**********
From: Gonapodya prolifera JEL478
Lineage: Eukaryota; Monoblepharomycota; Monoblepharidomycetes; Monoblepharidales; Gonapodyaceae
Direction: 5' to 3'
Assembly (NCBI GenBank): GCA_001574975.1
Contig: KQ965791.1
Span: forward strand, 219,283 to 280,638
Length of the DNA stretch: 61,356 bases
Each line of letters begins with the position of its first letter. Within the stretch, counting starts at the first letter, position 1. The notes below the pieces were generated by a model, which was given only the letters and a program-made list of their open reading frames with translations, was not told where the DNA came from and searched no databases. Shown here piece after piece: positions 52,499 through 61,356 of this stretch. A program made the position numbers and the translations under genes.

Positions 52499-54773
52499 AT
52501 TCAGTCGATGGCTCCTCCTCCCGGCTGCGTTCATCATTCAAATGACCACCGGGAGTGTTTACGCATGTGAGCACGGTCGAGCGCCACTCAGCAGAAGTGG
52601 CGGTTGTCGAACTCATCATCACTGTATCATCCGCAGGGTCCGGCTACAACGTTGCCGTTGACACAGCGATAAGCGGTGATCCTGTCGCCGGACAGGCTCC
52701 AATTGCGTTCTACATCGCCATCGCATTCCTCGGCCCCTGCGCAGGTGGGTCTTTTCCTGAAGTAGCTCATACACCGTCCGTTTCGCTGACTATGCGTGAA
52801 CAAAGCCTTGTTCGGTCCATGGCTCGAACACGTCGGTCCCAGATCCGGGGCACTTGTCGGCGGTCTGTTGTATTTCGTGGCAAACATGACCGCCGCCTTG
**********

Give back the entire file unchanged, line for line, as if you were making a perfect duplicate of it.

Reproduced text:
From: Gonapodya prolifera JEL478
Lineage: Eukaryota; Monoblepharomycota; Monoblepharidomycetes; Monoblepharidales; Gonapodyaceae
Direction: 5' to 3'
Assembly (NCBI GenBank): GCA_001574975.1
Contig: KQ965791.1
Span: forward strand, 219,283 to 280,638
Length of the DNA stretch: 61,356 bases
Each line of letters begins with the position of its first letter. Within the stretch, counting starts at the first letter, position 1. The notes below the pieces were generated by a model, which was given only the letters and a program-made list of their open reading frames with translations, was not told where the DNA came from and searched no databases. Shown here piece after piece: positions 52,499 through 61,356 of this stretch. A program made the position numbers and the translations under genes.

Positions 52499-54773
52499 AT
52501 TCAGTCGATGGCTCCTCCTCCCGGCTGCGTTCATCATTCAAATGACCACCGGGAGTGTTTACGCATGTGAGCACGGTCGAGCGCCACTCAGCAGAAGTGG
52601 CGGTTGTCGAACTCATCATCACTGTATCATCCGCAGGGTCCGGCTACAACGTTGCCGTTGACACAGCGATAAGCGGTGATCCTGTCGCCGGACAGGCTCC
52701 AATTGCGTTCTACATCGCCATCGCATTCCTCGGCCCCTGCGCAGGTGGGTCTTTTCCTGAAGTAGCTCATACACCGTCCGTTTCGCTGACTATGCGTGAA
52801 CAAAGCCTTGTTCGGTCCATGGCTCGAACACGTCGGTCCCAGATCCGGGGCACTTGTCGGCGGTCTGTTGTATTTCGTGGCAAACATGACCGCCGCCTTG